The tyranny of UP and Bihar

Photo: Shailendra Pandey
Photo: Shailendra Pandey

Nitish Kumar and Lalu Prasad Yadav have come together after two decades to ward off the most powerful enemy they have ever faced. But their collective wisdom has not travelled beyond caste politics as apparent in the anointment of a Mahadalit as the new Bihar CM. It is because they have identified Narendra Modi as their nemesis and Ram Vilas Paswan has swum with the tide for a record fifth time to confuse matters further.

In the 20 years that Nitish-Mayawati- Lalu-Mulayam-Paswan-BJP have been playing the Mandal-Mandir games, the rules may have remained the same, but the rest of the scenario has changed like never before. Their nemesis now is not an individual but the electorate itself. Modi understood this better, and while making allowance for the old-timers who still vote on caste-communal lines (through Baba Ramdev, Upendra Kushwaha and Amit Shah), he moved the chessboard elsewhere.

The numbers have changed, the new voter in UP and Bihar has grown up in a post-Mandir, post-OBC reservation neo-liberal environment. By the time anyone born in the late 1980s and ’90s became a voter, these issues had been subsumed by employment, development and self-preservation- first attitude. Nitish is believed to have favoured Kurmis and Lalu the Yadavs all their political lives. Look where it got them in 2014. Whereas the most potent promise Modi made was he will turn UP-Bihar into Gujarat. Thirty one percent of voters in UP and 35 percent voters in Bihar fell in this neo-liberal generation. And look what Modi got.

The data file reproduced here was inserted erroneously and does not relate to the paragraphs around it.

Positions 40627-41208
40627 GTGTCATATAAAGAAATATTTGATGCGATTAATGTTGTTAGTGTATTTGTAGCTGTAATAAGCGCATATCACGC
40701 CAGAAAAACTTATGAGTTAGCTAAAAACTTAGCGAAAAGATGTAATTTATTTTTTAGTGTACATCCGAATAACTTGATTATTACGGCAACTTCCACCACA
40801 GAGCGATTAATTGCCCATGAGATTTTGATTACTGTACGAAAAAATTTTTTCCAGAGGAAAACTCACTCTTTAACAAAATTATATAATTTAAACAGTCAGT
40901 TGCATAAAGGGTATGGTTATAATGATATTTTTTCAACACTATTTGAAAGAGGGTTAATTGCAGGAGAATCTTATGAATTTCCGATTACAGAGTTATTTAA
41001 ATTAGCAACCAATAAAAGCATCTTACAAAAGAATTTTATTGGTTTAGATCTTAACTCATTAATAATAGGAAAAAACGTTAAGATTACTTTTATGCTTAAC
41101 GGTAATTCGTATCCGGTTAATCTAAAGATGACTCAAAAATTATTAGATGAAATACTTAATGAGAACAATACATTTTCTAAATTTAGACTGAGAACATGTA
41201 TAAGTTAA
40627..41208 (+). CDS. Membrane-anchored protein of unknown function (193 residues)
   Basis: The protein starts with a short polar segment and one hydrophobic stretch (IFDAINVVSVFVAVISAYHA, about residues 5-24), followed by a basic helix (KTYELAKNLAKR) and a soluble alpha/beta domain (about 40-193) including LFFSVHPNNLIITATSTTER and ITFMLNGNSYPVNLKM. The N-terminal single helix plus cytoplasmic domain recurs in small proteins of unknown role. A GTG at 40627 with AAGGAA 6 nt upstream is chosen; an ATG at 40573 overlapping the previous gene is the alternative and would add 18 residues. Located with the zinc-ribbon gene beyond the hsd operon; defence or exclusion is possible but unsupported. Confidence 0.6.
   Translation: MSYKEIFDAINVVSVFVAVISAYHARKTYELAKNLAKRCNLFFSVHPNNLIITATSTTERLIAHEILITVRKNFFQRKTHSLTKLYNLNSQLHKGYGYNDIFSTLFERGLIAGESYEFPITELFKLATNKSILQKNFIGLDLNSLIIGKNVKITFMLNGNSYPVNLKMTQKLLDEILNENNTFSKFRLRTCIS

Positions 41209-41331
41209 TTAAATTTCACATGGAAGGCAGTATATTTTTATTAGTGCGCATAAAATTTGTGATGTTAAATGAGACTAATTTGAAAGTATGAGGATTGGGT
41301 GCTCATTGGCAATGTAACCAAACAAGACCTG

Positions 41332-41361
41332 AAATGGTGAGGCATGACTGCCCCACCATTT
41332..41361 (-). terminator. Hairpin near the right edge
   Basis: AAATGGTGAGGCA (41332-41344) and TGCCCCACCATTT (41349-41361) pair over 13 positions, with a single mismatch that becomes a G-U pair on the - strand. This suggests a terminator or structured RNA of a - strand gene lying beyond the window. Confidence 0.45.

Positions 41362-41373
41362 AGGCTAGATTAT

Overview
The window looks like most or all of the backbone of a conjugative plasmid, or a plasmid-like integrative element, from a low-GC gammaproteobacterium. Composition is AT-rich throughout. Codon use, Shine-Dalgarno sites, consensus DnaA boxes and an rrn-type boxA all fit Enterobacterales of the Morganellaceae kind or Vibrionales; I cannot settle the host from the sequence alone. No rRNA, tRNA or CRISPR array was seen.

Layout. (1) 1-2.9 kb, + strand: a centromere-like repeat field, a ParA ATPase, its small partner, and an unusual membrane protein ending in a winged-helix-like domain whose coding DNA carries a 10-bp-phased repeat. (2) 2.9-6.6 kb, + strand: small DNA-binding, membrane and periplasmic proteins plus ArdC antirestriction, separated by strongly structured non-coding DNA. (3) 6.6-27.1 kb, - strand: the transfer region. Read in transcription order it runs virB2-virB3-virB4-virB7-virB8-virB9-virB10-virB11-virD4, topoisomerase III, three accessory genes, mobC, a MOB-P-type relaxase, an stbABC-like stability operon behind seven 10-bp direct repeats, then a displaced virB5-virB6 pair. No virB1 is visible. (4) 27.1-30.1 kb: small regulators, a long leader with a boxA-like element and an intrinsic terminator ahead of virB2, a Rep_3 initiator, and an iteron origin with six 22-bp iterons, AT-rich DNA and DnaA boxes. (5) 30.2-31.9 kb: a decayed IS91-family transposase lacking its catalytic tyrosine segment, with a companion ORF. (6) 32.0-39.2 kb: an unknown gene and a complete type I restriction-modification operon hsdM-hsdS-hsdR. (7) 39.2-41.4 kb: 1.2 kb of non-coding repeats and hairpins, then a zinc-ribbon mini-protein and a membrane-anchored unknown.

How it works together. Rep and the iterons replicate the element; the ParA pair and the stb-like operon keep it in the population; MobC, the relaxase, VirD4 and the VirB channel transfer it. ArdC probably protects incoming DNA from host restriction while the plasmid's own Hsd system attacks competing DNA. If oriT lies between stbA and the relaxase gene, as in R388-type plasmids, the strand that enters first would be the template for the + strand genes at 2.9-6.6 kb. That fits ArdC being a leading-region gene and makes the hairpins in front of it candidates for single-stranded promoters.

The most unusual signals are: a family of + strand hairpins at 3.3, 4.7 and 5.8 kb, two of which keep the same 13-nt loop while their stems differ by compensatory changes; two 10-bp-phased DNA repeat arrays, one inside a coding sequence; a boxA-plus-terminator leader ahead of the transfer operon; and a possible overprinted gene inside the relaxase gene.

The General Election has traditionally been held for the benefit of residents of UP and Bihar. The rest of the country just sort of plays along. With 120 seats, they pretty much dictate who will ride to the South Block office. Every party knows a wave has to work here. All the Mandal- Masjid-Mandir strategies are formulated for this region. The rest of the country will only be recipients of collective wisdom of voters here. For long, the UP Brahmins believed only they could decide who ruled India. Then in the late 1980s, the Mandir issue brought in the BJP, which was quickly swallowed by Mandal forces, which brought in Maya, Lalu, Mulayam and Paswan clad in social engineering robes. Tired of incessant caste wars, hooligans and lack of development unleashed by successive OBC and Dalit governments, the electorate has finally opted for the Gujarat model.

But what does it mean for the rest of us? It is good that the electorate there has matured, and perhaps pushed by a more selfie generation, now wants to become Punjab, Gujarat or Maharashtra where as ‘bhaiyas’ they have traditionally looked for a better life. UP has been rewarded with 10 Union ministers, including the top two. Bihar has another six. That’s a third of the Cabinet. There is very little outside defence and transport that these ministers will not dictate. Fewer ministers, so fewer bureaucrats familiar with problems of other states, which in turn means fewer favourable policies.

It does show Modi’s willingness to start turning the wheels in these states. The per capita income of UP and Bihar is in the region of Rs 50,000 per annum. It is significantly less than that of Gujarat at Rs 89,000 but it is on par with states like Chhattisgarh and Odisha, which also deserve the Centre’s attention.

In Modi’s model, special packages may actually be considered anti-development. Nitish wants special treatment for Bihar on par with the hill states, with soft loans and softer payback. Why should the rest of the country not be given similar packages? Most states are now fighting insurgencies, disease and poor infrastructure development. True, ministers alone will not be able to swing policies and determine the attitude of the bureaucracy towards their state, but with the expected return of the dominance of the UP and Bihar cadres in Union ministries, lesser states will suffer. The decline of dominance of UP cadre had meant more key ministries were handled by officers from MP, Chhattisgarh and Rajasthan for the first time. Maharashtra, Gujarat, Tamil Nadu and Punjab managed well because of their strong corporate sector. Modi’s win may have in some ways reversed the equation back to square one.


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